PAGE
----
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[IP] Stem cell research doubts
Wednesday, 13 March, 2002, 22:06 GMT
Stem cell research doubts
The potential of stem cell therapy is hotly debated The use of adult stem
cells to develop new transplant therapies might be seriously flawed, a group
of scientists said on Wednesday.
The UK and US researchers claimed to have
found abnormalities in the way the cells
behaved when studied closely in the lab.
The scientists from Edinburgh and Gainesville said it was essential that
work continued on embryonic sources of the special cells to see if they had
The medical world is hopeful that stem cells,
the master cells in the body that can develop
into other cell types, could form the basis of
novel treatments for degenerative conditions
such as Parkinson's and heart disease.
But the field is a controversial one because
some scientists believe the best source of the
cells will come from embryos that have been
cloned from patients' own tissues.
Recent studies have shown that adult stem
cells from one tissue such as blood, can give
rise to other cell types, such as nerve and
The adult cells are thought to revert to a state similar to that of
embryonic stem cells, which are even less specialised, before becoming the
new cell types.
Scientists at Edinburgh University took adult
stem cells from mouse brains and marked them with a fluorescent tag. The
researchers then mixed them with embryonic stem cells in a petri dish.
And on first examination, it appeared that the
adult brain cells had indeed reverted to the
less specialized state of the cells placed
alongside them. However, on closer examination, the new cells proliferating
petri dish contained the florescent marker from
the brain cells and the DNA from the embryonic stem cells.
In other words, the adult cells had simply fused with the embryonic ones -
the new cells
had twice the number of chromosomes
("packets" of genetic material).
If used in humans, these hybrid cells could
have unknown effects on the body.
Similar results were seen by scientists at the
University of Florida in Gainesville.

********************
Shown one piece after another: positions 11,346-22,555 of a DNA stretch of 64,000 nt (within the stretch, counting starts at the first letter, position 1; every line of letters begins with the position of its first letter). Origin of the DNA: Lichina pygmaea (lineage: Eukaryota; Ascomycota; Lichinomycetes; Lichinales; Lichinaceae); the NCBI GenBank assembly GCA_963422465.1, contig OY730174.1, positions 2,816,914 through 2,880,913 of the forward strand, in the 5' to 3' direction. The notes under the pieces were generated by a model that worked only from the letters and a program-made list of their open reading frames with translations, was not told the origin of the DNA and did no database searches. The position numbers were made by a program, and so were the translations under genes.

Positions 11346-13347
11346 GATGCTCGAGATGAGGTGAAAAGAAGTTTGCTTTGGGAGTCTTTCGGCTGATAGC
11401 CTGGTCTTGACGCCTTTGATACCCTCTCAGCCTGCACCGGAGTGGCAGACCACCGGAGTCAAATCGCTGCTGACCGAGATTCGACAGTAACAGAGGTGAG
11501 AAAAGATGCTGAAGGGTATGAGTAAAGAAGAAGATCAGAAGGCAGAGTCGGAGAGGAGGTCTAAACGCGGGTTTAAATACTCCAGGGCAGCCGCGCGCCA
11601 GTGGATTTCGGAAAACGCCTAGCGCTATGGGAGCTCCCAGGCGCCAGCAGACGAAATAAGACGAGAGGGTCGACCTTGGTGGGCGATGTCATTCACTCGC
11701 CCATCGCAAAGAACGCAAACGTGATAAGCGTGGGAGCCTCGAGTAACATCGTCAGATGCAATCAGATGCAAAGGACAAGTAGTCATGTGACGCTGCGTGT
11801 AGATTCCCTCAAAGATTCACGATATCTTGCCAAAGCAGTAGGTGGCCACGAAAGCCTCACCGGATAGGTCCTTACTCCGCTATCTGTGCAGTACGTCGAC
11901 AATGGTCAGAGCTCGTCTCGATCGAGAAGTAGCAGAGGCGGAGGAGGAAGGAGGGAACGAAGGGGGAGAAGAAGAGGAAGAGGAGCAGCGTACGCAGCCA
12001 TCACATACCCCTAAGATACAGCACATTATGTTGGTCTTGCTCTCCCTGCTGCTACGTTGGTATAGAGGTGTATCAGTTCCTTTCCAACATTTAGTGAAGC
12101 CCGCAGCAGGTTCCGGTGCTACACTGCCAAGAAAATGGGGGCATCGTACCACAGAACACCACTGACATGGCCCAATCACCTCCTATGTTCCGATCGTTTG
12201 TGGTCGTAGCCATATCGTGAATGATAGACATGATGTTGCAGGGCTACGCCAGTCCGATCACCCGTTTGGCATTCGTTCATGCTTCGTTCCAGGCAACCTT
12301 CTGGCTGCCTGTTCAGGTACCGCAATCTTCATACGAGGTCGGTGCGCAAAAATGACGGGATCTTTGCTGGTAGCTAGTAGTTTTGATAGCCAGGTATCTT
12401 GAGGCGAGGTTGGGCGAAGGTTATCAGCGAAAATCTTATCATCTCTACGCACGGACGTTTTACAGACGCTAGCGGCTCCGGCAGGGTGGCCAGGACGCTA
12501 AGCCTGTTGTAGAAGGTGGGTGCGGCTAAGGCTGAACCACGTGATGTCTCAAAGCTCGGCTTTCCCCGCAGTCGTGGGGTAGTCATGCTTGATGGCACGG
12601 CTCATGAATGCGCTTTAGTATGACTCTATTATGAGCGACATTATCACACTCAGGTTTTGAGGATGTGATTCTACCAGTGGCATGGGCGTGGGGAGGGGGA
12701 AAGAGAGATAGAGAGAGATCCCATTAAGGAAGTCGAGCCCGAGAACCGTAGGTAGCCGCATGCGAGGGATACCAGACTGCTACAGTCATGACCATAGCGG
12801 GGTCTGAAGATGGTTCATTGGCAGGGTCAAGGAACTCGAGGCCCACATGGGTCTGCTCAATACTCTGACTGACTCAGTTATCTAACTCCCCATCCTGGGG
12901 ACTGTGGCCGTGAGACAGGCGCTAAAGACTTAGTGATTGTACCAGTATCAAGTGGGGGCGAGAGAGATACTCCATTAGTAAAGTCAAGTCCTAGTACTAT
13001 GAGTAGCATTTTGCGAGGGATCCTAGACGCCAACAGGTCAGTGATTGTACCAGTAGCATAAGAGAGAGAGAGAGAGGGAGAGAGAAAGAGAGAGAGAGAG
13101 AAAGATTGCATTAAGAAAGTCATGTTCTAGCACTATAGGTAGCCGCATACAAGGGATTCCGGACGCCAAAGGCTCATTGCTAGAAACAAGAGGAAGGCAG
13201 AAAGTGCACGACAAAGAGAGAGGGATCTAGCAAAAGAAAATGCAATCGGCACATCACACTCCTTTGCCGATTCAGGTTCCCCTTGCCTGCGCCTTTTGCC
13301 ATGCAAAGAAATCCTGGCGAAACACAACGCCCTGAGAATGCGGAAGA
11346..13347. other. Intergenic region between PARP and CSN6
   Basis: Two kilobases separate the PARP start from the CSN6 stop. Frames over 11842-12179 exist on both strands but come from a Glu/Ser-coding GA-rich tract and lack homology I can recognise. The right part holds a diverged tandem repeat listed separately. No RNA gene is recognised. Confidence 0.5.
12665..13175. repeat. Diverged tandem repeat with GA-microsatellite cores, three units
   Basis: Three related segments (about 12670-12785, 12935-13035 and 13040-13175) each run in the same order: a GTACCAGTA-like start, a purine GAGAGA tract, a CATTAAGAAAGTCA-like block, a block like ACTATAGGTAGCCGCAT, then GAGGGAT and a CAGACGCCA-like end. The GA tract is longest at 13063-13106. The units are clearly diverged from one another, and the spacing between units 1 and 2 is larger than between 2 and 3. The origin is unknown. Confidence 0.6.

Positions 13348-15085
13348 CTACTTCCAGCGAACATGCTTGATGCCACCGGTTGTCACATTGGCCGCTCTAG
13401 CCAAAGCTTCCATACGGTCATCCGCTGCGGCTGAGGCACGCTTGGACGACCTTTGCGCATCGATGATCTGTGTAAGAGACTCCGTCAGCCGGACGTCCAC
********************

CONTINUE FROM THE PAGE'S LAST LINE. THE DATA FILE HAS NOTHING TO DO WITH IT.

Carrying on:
No restrictions on stem cell work
Professor Austin Smith, who was behind the
British work, said if the study results were
confirmed then it would put a big question
mark against the use of adult stem cells.
"If nothing else, our study indicates that calls
for a halt to embryonic stem cell research are
not scientifically justified and confirms the
far-sightedness of the UK legislature in
approving embryonic stem cell derivation and
Stem cells have the potential to grow into
nearly all the different kinds of tissue in the
body, including nerves, bone, skin, muscle and organs.
Allied with cloning technology, they could
prove revolutionary in organ regeneration -
organ transplants can fail because the body's
immune system rejects the new "foreign"
Using stem cells taken from a patient's embryo
clone to create replacement cells could
completely bypass the problem of tissue
But Professor Nick Wright, from Cancer
Research UK, said that nothing shown in this
research cast doubt in his mind on the results
of adult stem cell research in animals.
"These are extremely preliminary results and
are not applicable to adult stem cells," he told
BBC News Online.
Professor Wright himself published research
showing how damaged livers can be repaired
using adult stem cells taken from bone marrow.
He said this new research had only been
carried out in the test tube and not in living
animals and so could only be applied to this
one particular situation.
He added that polypliody - having more than
one set of chromosomes in a cell - occurred
naturally in the liver anyway.
The Edinburgh/Gainesville work is published in the journal Nature.
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